- Young People. Younger people are less likely to incur significant medical costs than older people. Historically, this has been why many young Americans have gone without health coverage in the past. However, the ACA has an individual mandate that requires coverage or imposes a significant tax. In addition, insurers are likely to return to a community rating system for determining premiums, placing young and old into the same actuarial pool. As a consequence, younger people will pay higher premiums, the excess being used to reduce the cost of the older members of the pool.
- Health Providers. The imposition of an outcomes-based medical reimbursement system, replacing the traditional “fee for services,” volume-based payment model, will force hospitals, physicians, and other healthcare providers to be more efficient and effective in delivering care. This drive for efficiency should force mergers, as providers seek to gain scale and greater investment in technology – especially information systems and robotics to replace high-cost human-delivered services. At the same time, smaller competitors such as pharmacy chains may establish clinics and health centers with physician assistants and nurses to capture noncritical – but essential – medical treatment and care.
- Medical Device Manufacturers. While political sentiment suggests that the 2.3% medical device excise tax established by the ACA may be repealed, the conclusion is not certain. Over the longer term, however, medical device manufacturers should increasingly benefit as innovative technology replaces human labor.
It is impossible to tell at this time how President Obama, either political party, or the U.S. taxpayer will fare as a result of the ACA. Significant change is at least five years in the future.
- President Obama. If the ACA remains in effect, even with amendments, President Obama’s legacy as the first chief executive since Lyndon Johnson to pass major healthcare legislation will be secure. On the other hand, a repeal of the act, a lack of significant legislation elsewhere, or his seeming inability to resolve excessive partisanship may tarnish his legacy, despite his personal popularity.
- Democrats. If the act remains law and the expected increase of insureds results in cost reductions, Democrats can make a strong case for reelection as the majority party. On the other hand, if healthcare costs continue to escalate, especially if due to the newly insured on the Medicaid and ACA rolls, Democrats are likely to be blamed for those financial costs and characterized as anti-free enterprise “socialists.”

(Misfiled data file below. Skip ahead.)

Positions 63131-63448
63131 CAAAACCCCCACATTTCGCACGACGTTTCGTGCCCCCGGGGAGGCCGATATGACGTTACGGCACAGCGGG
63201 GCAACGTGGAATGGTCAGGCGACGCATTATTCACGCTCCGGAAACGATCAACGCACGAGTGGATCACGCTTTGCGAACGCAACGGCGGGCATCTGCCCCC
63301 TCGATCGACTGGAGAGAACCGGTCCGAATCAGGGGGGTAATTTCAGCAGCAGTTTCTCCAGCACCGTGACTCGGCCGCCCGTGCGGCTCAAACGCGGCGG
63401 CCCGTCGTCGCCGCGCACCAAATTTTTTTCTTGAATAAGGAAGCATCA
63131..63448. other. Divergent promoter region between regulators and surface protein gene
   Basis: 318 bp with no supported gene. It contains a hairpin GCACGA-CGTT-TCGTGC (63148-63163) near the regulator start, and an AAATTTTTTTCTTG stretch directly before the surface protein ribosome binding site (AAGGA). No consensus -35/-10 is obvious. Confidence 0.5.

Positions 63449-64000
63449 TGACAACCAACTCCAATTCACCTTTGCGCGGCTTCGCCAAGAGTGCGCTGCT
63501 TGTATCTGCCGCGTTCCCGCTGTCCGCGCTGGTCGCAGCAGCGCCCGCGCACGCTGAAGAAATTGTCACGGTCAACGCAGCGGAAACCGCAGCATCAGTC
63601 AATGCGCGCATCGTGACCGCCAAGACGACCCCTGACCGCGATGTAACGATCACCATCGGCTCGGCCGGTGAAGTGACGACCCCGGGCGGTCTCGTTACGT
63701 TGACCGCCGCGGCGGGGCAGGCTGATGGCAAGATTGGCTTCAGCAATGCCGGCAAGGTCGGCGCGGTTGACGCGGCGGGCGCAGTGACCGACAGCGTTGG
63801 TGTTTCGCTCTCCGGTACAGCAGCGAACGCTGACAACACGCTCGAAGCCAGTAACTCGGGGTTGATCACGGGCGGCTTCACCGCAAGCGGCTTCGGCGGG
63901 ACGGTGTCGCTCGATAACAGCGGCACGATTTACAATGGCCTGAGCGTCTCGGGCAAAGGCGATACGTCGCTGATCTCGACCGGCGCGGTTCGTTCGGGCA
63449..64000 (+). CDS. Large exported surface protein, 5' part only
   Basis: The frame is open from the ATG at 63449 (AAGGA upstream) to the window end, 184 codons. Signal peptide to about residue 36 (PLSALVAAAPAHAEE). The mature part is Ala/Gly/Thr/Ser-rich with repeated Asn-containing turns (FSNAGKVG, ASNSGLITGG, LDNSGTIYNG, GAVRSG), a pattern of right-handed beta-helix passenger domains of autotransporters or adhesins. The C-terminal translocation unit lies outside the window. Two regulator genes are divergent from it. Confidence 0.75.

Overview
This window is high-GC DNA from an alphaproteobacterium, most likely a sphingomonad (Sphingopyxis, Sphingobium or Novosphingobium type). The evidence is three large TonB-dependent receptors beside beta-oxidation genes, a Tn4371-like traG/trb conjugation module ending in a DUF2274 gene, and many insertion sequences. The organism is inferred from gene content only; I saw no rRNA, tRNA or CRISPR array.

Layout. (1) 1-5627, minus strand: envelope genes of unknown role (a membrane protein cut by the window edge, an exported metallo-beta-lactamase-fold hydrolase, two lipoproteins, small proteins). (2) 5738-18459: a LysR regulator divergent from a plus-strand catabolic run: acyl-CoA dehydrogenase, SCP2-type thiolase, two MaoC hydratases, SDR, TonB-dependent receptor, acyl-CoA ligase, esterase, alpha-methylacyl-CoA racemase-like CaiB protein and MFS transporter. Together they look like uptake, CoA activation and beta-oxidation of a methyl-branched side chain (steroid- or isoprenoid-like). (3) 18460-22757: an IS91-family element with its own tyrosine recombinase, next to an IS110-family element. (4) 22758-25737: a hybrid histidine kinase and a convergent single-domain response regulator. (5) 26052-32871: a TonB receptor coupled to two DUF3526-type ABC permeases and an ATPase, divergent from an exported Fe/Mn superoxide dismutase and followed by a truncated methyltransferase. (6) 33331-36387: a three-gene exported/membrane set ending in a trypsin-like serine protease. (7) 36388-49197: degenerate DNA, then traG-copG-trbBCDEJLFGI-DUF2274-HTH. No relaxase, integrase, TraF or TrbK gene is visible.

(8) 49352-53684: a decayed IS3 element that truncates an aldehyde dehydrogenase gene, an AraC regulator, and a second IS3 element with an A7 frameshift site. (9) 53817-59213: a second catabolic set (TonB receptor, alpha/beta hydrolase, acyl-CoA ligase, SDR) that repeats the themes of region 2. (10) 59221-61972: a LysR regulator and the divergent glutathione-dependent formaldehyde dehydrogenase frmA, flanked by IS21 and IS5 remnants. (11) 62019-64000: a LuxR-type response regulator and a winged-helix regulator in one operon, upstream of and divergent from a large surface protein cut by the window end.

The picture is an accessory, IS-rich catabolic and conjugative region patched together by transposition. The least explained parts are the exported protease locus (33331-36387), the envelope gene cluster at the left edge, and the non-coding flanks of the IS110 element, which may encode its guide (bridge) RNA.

- Republicans. While Republicans have solidified their base with their continued opposition to the ACA and President Obama, they have become less popular with mainstream voters and run the risk of being relegated to the “minority” party. If the ACA fails to deliver, Republicans should be able to point at their opposition and say, “We told you so.”
- Taxpayers. Sponsors of the ACA have consistently predicted the probability of higher short-term costs as those previously uninsured seek care. Expecting that the major drivers of healthcare costs should slowly recede as time goes by, the ratio of costs to GDP should ultimately come closer to that of other industrialized nations, removing an anchor on our economic growth. If they are right, taxpayers, now and in the future, should benefit. However, if healthcare costs continue to escalate faster than inflation, there will be a reckoning where personal taxes increase and government programs drastically shrink.
The Patient Protection and Affordable Care Act could be viewed as one of the most dramatic changes in the provision of healthcare, a clear statement of government’s role and responsibility to its citizens. On the other hand, it could be considered one of the biggest political overreaches in U.S. history. But despite political differences, one thing is clear – the country must come together to fix our healthcare system now, or we all lose.
What is your opinion of the ACA?